The formation of the longer version of trackways by adult Ocypode has been attributed to their specific brachyuran life habits (quasiterrestrial, side runner, endobenthic and soft shore dweller) and the physiological need for periodical gill moistening with life-saving saline seawater charged with dissolved oxygen. The morphological clues revealing the direction of continuous locomotion from land to seawater of the crabs confirm the involvement of the above physiological process. Similar but narrower trackways of shorter dimensions and freely-wandering to self-crossing or erratic types observed around intertidal burrow openings (Figure 5.5) have been attributed to other life functions (e.g., searching for food, dwelling place, etc.) than gill moistening. The young crabs thriving within the intertidal zone need not produce such long trackways as they can periodically reach tidal water within short distances, and their burrows get inundated regularly. The old and juvenile individuals prefer to capitalize burrow base water rather than to reach distant tidal water (De, 2000). In the study area ocypodid crabs, besides formation of various types of dwelling burrows, are known to produce at least eight types of surficial pelletal (feeding) ornamentations or designs especially in the upper intertidal zone. Their pellet making activities have been attributed to search for food and formation of burrow-guided pellet-walled radial runways required to hide into the burrow and concentric pathways to confuse or obstruct the predators (Chakraborty, 1970; De, 2000). It is thus obvious that variation in neoichnological features is largely caused by variable physiological and related requirements. There are fossil records of invertebrate and vertebrate trackways (Table 1) that largely focus on locomotion styles rather than actual physiological requirements involved in trackway formation.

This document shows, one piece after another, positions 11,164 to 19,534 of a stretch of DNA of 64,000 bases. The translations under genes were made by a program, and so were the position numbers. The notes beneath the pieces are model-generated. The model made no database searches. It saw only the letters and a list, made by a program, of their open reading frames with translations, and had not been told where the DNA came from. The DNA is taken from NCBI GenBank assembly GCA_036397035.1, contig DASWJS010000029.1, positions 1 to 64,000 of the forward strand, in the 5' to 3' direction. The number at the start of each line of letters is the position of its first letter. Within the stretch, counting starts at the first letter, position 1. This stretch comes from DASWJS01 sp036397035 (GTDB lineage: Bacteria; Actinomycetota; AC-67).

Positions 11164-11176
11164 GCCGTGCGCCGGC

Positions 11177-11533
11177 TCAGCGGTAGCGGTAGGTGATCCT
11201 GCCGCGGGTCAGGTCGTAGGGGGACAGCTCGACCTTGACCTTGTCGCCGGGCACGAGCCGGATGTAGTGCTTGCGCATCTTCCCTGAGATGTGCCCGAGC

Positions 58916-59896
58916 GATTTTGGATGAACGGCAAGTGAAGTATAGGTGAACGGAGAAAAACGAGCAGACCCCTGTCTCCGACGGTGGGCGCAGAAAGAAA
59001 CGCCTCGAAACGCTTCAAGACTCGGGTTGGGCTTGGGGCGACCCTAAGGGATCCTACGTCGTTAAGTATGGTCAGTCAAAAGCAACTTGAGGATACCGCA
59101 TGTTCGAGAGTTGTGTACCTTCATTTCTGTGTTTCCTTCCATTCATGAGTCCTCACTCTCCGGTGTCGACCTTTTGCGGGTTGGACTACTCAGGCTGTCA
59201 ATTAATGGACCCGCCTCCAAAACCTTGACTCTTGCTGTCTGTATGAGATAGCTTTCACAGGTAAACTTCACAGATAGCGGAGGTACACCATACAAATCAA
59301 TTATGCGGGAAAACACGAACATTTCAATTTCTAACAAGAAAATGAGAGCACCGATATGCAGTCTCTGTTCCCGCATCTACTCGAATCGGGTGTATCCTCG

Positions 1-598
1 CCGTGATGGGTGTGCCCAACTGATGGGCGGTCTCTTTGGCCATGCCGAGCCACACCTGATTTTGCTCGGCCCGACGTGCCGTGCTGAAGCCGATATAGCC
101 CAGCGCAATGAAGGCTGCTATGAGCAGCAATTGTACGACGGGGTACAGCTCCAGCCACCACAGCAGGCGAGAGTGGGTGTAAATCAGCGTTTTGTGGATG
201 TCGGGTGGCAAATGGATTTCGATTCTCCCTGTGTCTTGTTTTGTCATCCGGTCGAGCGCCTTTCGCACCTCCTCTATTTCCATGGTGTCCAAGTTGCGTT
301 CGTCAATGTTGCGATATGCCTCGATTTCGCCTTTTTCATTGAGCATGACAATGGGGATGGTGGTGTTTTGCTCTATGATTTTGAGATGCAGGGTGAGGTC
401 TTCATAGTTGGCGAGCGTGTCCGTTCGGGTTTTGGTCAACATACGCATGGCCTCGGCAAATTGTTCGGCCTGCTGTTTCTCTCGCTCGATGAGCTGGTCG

Martin (2006) discussed different types of resting traces of ocypodid crabs and linked them to hydration and respiration. The present physiological attributes of exceptionally long Ocypode trackways, their morphological variations with respect to substrate environments, and orientation with respect to coast line and behavioural patterns involved in formation of associated shorter versions of trackways were never addressed before. However, physiological aspects of lungfish burrows (Hembree, 2010) and mollusk trails and tracks (Getty and Hagadorn, 2005); different locomotion styles (swimming-walking) involved in trilobite tracks and trackways (Seilacher, 2007; Crimes, 1975) and long vertebrate trackways attributed to rapid colonization and emigration (Gradziński and Uchman, 1994; Diedrich, 2008; Genise et al., 2009) are well known.